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Understanding the Basics of Color Theory

UNDERSTANDING THE BASICS OF COLOR THEORY Color Relationships PRIMARY, SECONDARY, AND TERTIARY Primary Colors Secondary Colors Cannot be made from a Created from a combination combination of any other colors of two primary colors Tertiary Colors Created from a combination of three colors (either primary or secondary) Yellow (PRIMARY) Yellow Orange Yellow Green (TERTIARY) (TERTIARY) Orange Green (SECONDARY) (SECONDARY) Blue Orange Red Green (TERTIARY) (TERTIARY) Red Blue (PRIMARY) (PRIMARY) Red Blue Purple Purple Purple (TERTIARY) (TERTIARY) (SECONDARY) In Harmony COMBINING COLOR Complementary Colors Analogous Colors Are opposite each other on the color wheel A Are next to each other on the color wheel Create a vibrant look, Often found in nature especially when in full saturation Typically match well and are pleasing to the eye Use sparingly; complementary colors can be jarring Triad Colors Split Complementary Colors Are evenly spaced Opposite each other on around the color wheel the color wheel plus two colors adjacent to Typically vibrant, even the complement with pale or unsaturated versions Strong visual contrast, but less tension than using just the base complementary color Rectangle/Tetradic Colors Square A Four colors arranged O Similar to the rectangle, into two complementary but all four colors are pairs spaced evenly around the color wheel Works best if one color is dominant and warm Works best if one color and cool colors are is dominant and warm balanced and cool colors are balanced Show Y ur True Colors DESCRIBING COLOR We can describe color in many ways: Aggressive Passive Also known as warm Also called cool or active Greens, blues, violets Yellows, oranges, reds Recede from the eye more Come toward the eye and are typically quieter more and are typically than aggressive colors louder than passive colors Lightness DARK LIGHT Also known as brightness The amount of light reflected or transmitted Saturation BRILLIANT NEUTRAL The level of white, black, or gray Ranges from neutral (pastel) to brilliant (full color) Value HIGH VALUE LOW VALUE The lightness or darkness of color The brighter a color, the higher its value and the more light it emits 000 Shade Tint Tone Base color plus black Base color plus white Base color plus gray Colors in Print HOW PRINTERS PRODUCE COLOR The most widely used way to print color is CMYK process printing. Traditional printers use four colors of ink: cyan, magenta, yellow, and key or black, known as CMYK. O Inkjet printers produce Newer printers often have additional inks such as light colors by placing small dots of ink on paper. cyan, light magenta, and gray. Understanding facets of color theory can help us better appreciate the color that surrounds us in all of its different hues, saturations, tones, tints, and more. SOURCES hp A small part of your job is 100% of ours.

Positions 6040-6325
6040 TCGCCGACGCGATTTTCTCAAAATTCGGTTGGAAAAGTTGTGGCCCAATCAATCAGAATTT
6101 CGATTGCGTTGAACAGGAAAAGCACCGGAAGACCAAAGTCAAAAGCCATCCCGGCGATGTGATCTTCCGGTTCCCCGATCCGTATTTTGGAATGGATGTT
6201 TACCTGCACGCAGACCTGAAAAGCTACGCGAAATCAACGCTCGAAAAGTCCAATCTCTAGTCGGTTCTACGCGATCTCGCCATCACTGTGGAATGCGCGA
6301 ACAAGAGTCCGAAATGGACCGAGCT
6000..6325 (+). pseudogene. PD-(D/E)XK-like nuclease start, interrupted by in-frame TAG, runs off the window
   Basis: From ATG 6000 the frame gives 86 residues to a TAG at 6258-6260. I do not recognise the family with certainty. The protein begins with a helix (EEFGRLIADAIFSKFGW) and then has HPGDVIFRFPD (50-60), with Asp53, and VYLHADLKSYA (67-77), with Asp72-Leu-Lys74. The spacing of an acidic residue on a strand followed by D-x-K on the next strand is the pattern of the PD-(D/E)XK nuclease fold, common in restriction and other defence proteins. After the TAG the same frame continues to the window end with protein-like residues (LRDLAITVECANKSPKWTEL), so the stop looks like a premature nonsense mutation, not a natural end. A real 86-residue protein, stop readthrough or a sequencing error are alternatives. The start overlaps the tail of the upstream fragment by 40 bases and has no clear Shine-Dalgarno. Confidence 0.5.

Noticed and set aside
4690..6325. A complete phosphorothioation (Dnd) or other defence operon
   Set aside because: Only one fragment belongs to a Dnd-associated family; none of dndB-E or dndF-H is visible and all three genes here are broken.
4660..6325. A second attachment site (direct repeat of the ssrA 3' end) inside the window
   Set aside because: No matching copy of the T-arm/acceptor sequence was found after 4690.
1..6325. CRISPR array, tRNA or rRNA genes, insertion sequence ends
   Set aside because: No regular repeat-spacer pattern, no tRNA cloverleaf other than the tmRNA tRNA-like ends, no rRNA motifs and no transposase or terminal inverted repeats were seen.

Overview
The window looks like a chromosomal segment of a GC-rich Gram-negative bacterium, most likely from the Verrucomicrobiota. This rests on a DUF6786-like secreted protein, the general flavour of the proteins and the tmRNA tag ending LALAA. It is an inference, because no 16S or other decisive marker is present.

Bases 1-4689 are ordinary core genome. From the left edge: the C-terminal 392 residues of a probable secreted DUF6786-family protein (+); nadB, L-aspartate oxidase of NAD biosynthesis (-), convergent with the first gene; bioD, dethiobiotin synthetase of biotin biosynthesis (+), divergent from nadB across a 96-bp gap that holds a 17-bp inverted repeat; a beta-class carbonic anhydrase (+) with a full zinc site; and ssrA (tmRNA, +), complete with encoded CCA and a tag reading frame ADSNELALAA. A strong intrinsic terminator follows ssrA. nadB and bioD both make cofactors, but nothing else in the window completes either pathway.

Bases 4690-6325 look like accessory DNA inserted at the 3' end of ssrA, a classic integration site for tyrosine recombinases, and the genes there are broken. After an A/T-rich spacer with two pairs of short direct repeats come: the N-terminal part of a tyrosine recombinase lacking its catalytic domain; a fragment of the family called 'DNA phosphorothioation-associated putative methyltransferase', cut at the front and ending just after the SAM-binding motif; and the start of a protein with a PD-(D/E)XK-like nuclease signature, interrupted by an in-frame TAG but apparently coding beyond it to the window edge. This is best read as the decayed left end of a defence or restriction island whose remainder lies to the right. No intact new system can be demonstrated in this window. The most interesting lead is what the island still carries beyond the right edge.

Understanding the Basics of Color Theory

shared by Ghergich on Jul 29
Do you know the difference between triad, analogous, and tetradic colors? Read on to learn about these types of color, combining them, describing them, and how printers produce color.




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